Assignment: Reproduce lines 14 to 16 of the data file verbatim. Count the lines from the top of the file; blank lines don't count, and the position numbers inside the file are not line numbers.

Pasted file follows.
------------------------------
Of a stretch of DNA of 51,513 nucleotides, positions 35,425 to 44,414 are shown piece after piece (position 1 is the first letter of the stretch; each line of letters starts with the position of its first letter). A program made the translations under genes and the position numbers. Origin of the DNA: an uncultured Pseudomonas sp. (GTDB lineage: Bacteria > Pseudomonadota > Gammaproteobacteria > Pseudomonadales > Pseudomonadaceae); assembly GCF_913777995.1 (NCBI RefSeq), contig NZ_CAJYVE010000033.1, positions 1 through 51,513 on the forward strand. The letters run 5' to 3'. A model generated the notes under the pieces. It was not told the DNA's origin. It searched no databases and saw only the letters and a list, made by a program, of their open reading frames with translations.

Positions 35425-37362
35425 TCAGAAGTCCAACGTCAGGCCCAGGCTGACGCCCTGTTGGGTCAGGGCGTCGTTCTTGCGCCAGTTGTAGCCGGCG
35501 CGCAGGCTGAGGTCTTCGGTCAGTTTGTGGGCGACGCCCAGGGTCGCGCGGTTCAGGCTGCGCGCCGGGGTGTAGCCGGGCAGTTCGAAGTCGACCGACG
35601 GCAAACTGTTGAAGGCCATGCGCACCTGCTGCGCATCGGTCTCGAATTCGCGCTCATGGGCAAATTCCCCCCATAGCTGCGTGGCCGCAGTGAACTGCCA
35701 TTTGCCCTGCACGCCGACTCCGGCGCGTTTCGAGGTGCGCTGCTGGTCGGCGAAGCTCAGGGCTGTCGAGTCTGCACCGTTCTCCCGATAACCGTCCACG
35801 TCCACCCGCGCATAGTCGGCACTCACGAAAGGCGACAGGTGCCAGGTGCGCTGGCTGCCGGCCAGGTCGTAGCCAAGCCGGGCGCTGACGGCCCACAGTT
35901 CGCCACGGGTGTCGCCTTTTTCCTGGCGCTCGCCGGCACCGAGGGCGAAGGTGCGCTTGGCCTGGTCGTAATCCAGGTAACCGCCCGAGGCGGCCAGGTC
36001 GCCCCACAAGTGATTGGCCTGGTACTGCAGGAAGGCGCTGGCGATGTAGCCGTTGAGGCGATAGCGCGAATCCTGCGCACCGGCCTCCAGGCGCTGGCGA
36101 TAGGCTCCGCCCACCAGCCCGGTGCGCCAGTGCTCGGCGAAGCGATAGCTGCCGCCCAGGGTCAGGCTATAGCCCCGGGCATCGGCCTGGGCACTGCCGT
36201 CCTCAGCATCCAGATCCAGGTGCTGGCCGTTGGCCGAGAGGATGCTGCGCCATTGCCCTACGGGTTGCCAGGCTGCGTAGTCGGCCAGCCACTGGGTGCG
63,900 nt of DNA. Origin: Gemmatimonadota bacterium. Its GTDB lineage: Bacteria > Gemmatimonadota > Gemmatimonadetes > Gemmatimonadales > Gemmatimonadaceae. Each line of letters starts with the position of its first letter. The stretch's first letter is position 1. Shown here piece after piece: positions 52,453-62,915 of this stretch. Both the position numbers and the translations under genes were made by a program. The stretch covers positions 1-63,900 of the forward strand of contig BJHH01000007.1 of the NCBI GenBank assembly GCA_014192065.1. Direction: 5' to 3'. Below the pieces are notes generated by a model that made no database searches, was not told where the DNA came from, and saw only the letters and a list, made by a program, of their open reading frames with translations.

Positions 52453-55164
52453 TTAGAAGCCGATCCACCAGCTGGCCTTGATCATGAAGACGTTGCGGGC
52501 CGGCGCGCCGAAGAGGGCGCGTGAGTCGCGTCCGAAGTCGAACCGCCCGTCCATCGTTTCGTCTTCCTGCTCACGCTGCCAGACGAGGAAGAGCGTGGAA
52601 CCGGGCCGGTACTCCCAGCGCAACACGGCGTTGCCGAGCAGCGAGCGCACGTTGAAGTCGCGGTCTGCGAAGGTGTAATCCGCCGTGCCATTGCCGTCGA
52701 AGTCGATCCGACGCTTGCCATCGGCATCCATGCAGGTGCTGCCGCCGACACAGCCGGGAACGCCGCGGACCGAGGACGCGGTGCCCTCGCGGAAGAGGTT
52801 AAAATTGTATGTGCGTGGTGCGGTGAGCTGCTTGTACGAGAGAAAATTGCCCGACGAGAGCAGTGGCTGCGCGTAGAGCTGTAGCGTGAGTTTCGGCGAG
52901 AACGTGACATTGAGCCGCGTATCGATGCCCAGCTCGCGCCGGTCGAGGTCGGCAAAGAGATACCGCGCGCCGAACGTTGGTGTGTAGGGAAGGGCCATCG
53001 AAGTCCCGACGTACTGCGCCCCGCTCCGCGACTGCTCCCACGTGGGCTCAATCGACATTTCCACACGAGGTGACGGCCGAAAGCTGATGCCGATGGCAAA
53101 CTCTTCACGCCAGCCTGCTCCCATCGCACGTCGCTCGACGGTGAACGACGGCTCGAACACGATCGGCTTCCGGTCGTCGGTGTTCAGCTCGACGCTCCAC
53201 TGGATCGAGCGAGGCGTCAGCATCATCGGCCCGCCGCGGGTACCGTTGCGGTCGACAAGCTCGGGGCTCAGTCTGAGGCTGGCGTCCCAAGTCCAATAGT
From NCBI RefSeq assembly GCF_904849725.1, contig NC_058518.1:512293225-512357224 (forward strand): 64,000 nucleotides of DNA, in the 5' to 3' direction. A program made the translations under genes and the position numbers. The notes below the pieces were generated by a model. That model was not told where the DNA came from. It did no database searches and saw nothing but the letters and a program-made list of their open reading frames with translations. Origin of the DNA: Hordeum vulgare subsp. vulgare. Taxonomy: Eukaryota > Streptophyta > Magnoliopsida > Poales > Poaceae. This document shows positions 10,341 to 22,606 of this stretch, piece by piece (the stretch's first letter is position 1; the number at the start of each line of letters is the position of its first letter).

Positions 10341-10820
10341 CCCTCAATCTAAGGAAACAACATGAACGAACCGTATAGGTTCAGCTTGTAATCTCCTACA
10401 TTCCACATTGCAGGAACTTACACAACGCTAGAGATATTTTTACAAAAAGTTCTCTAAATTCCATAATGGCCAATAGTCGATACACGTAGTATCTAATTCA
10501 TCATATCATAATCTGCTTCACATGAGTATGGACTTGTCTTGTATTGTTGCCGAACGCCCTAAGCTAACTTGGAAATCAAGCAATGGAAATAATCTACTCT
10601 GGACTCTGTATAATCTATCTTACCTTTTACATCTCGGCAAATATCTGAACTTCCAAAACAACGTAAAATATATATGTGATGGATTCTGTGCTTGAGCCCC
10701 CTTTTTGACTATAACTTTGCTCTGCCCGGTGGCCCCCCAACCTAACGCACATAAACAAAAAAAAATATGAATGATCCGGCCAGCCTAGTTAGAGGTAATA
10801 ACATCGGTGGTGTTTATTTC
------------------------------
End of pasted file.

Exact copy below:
52453 TTAGAAGCCGATCCACCAGCTGGCCTTGATCATGAAGACGTTGCGGGC
52501 CGGCGCGCCGAAGAGGGCGCGTGAGTCGCGTCCGAAGTCGAACCGCCCGTCCATCGTTTCGTCTTCCTGCTCACGCTGCCAGACGAGGAAGAGCGTGGAA
52601 CCGGGCCGGTACTCCCAGCGCAACACGGCGTTGCCGAGCAGCGAGCGCACGTTGAAGTCGCGGTCTGCGAAGGTGTAATCCGCCGTGCCATTGCCGTCGA